National Aeronautics and Space Administration

Glenn Research Center

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History
Photograph of researcher pointing to photographs of new facilities.
New Plum Brook Facilities
The NASA Glenn Research Center (which has had several names, including the Lewis Research Center) has been a leader in rocket propulsion since the 1940s. In the 1950s the center was at the vanguard of developing high-energy fuels such as liquid hydrogen for rocket engines. With the advent of the national space program in the late 1950s the Center established the Plum Brook Station to build several large test facilities. The center was heavily involved with the development of a nuclear rocket engine and the Centaur second-stage vehicle in the 1960s.







Read more about the history of B-1 and B-3:
I. Design and Construction:
NASA Lewis expanded its holdings at Plum Brook in the late 1950s to build a series of rocket testing facilities. Construction of B-1 began in 1960, and it was operational by 1964. B-3 was built between 1963 and 1965. The test stands were part of a large complex of test sites.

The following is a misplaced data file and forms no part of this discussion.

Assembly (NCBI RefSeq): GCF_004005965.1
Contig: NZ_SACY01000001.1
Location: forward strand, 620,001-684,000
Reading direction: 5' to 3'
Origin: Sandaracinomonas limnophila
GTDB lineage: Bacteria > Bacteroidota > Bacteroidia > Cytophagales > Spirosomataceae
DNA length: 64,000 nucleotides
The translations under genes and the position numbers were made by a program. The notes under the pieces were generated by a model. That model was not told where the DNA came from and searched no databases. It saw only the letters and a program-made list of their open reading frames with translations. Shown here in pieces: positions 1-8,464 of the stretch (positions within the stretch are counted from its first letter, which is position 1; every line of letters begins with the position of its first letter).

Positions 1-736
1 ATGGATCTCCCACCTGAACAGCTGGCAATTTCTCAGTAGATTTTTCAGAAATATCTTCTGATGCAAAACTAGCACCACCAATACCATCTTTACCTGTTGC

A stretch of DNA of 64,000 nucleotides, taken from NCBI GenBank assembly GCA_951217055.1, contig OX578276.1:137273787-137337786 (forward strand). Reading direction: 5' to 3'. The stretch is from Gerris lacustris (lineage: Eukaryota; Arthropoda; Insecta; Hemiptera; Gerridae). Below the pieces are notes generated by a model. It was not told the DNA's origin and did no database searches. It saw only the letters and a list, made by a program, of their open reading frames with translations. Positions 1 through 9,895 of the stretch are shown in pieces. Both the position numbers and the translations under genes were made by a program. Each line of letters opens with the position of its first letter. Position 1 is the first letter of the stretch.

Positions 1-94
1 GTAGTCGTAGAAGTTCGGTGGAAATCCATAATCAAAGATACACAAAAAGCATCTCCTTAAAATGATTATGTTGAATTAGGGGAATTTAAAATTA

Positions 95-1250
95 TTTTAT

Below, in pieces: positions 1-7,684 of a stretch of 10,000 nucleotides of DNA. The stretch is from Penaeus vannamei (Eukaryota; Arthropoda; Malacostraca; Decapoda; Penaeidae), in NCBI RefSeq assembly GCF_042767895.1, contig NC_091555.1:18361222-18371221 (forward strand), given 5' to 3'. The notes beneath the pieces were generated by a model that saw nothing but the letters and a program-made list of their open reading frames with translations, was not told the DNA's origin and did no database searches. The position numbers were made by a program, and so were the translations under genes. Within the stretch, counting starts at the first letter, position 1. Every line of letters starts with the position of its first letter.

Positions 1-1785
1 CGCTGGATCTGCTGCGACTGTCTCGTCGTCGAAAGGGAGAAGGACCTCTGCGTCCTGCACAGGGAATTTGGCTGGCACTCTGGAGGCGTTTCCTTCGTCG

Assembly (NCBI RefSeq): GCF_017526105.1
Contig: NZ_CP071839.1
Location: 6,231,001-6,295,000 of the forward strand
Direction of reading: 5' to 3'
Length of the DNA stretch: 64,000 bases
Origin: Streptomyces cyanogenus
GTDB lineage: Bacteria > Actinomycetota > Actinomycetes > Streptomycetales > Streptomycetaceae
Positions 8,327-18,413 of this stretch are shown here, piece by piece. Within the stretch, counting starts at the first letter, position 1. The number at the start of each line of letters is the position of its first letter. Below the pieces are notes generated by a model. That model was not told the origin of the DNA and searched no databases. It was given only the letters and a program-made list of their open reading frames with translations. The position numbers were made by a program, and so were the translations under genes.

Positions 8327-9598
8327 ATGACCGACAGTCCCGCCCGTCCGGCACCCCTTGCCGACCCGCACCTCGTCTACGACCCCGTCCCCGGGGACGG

II. NERVA Engine Testing:
Both facilities studied the Mark IX turbopump for the NERVA nuclear engine. The tests focused on the engine’s ability to restart itself on long-duration space missions.
III. Centaur Rocket Systems:
The test stands were used to study the propellant feed system and shroud jettison system for the Centaur D second-stage rocket. The tests were important to the success of the Viking missions to Mars.
IV. Shutdown and Demolition
Plum Brook Station was shutdown during 1973 and 1974. Some facilities were temporarily mothballed, but others, including B-1 and B-3, would never be utilized again. The test stands were demolished in 2010.
Photograph of crane lifting B-1 steam ejector into place
Ejector Construction
Photograph of control panels in the B Control Building
B-1 Control Room
Photograph of rusting B-1 test stand in overgrown area
B-1 in 2007